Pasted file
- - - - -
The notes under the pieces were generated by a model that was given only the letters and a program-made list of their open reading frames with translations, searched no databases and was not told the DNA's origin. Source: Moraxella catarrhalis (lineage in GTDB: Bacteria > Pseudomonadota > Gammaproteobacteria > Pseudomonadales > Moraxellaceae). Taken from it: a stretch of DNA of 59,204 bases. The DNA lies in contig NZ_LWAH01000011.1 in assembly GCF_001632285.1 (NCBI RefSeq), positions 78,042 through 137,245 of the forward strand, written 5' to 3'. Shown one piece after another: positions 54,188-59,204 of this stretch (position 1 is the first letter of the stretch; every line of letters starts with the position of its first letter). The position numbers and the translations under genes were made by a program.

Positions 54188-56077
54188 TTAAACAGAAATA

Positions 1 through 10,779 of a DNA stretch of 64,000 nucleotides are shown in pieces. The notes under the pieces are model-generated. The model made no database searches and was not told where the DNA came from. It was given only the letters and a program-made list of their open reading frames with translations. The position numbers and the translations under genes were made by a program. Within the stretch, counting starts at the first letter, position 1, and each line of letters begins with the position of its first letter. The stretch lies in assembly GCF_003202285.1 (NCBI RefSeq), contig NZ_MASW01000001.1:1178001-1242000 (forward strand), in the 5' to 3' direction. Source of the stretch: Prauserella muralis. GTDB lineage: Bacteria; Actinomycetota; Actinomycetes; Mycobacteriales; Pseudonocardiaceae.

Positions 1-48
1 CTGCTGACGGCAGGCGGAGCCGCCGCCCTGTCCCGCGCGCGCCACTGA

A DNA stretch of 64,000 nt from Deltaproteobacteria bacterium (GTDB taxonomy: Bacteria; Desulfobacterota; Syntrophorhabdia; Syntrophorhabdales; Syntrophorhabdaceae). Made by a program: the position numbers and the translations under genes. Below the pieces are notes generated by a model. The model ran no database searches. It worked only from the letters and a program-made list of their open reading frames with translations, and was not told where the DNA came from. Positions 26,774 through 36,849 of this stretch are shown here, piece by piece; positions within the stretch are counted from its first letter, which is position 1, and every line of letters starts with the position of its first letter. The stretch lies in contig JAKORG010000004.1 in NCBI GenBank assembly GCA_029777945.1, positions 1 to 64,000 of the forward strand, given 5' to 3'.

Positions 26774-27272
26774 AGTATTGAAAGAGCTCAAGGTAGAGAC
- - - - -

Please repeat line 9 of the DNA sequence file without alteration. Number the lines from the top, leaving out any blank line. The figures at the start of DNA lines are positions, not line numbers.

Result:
26774 AGTATTGAAAGAGCTCAAGGTAGAGAC